I find human compassion (and lot's of the emotions that people have that lead to goodness) only related to specific actions, and not your approach (which is that we're motivated to all good actions, just some more than others).

At 3:25 PM, Anonymous little_e- said...

two thoughts: 1. you'd better not be eating hard sugar candy.

2. mum gives to the MDA, because theyr'e so nice and do good things for dad. That's right, she donates money to the cause which then goes and gives it back to her, - overhead costs.

*shakes head and walks away*

btw: why is the "all of these fileds are optional" tag a lie?

At 3:34 PM, Blogger Neil Sinhababu said...

On the snickers point -- I only count intrinsic motivations into assessments of goodness. Instrumental motivations are disregarded.

At 4:11 PM, Blogger Rousseau said...

In response to Neil, then I think any generous action with diminishing returns for people's utility (at least seen by revealed preference) is instrumental, since clearly the good done to the world as you continue that action doesn't decline much. Or at least, the difference between marginal utilities is all instrumental.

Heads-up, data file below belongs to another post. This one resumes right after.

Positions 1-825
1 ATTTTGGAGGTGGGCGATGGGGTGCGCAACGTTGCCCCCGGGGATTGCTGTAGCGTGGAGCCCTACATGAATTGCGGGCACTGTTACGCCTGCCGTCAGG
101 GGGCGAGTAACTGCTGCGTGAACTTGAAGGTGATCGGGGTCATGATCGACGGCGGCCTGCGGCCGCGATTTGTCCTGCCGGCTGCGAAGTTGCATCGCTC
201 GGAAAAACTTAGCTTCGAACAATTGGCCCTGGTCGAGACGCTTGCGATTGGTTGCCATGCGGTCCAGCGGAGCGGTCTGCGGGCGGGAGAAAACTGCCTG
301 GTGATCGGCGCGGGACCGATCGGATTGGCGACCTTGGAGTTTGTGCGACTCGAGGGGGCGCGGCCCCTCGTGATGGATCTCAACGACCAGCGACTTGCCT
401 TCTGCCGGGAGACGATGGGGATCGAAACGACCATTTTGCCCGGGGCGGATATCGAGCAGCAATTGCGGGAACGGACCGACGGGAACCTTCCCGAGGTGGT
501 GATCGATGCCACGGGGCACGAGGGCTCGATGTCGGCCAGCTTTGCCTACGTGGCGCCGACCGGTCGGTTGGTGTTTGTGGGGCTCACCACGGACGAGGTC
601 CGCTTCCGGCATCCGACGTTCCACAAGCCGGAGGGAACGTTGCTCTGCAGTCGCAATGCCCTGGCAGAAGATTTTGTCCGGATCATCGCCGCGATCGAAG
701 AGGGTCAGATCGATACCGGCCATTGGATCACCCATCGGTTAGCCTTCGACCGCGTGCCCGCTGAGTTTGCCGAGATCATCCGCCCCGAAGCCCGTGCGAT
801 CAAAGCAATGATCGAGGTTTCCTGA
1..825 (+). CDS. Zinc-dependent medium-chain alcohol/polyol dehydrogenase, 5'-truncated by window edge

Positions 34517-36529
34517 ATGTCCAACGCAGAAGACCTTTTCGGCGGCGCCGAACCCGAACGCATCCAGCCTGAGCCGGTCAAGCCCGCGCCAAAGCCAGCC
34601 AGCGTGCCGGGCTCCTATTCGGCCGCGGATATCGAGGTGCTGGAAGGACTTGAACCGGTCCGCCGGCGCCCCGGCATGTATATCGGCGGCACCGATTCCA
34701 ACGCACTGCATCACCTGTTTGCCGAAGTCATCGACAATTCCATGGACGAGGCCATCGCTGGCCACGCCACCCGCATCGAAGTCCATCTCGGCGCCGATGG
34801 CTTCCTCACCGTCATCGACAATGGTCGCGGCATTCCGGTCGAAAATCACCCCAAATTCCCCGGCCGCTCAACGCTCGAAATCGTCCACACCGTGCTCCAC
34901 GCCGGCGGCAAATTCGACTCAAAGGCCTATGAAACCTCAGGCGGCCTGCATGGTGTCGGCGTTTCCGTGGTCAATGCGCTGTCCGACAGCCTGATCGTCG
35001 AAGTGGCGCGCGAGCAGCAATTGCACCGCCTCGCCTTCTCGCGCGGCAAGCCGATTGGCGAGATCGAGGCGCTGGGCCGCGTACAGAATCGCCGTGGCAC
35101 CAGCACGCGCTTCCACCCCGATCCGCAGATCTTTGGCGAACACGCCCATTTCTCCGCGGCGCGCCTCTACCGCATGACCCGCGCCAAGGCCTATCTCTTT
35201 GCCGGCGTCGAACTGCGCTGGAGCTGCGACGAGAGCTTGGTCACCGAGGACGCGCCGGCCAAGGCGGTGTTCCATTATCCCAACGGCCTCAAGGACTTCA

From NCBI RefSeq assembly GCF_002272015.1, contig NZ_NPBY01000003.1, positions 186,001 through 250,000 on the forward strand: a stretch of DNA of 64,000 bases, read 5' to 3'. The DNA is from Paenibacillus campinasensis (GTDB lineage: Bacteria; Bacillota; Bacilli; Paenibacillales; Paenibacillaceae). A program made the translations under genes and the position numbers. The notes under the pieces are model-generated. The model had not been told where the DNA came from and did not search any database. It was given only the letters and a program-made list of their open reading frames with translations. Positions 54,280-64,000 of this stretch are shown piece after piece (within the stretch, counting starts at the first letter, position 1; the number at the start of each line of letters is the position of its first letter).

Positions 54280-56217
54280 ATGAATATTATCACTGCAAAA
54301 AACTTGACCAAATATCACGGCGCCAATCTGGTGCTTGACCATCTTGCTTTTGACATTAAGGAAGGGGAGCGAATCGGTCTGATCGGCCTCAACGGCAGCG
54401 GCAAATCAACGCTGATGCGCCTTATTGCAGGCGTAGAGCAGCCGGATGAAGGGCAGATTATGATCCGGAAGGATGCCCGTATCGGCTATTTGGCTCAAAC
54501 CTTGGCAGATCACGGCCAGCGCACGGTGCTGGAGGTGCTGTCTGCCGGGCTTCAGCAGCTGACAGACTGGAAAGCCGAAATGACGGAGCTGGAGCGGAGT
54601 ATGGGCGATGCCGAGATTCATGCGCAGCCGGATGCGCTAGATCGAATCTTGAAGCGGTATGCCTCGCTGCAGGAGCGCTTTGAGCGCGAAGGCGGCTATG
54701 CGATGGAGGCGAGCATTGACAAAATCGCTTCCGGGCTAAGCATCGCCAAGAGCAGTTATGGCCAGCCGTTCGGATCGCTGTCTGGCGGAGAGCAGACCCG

Of course this quickly gets to "well all action and motivation is about chemical reactions and so is instrumental in some way" and I don't know where to draw the line.

But I do at least think any motivation to only assist our friends or children, is grounded in certain selfish-directly biological instincts enough to be viewed as only instrumental.

At 6:37 PM, Blogger Neil Sinhababu said...

Let me clarify intrinsic/instrumental -- it's a bit of philosophical terminology, and I don't think it's being understood.

When I'm thirsty, I intrinsically desire liquid refreshment. However, I instrumentally desire to push the button on the water fountain. The distinction is between what you really want and what you want merely as a means to an end.

If you want people to experience pleasure merely as a means to some end, that isn't morally good. But if you want them to feel pleasure for its own sake, that's morally good.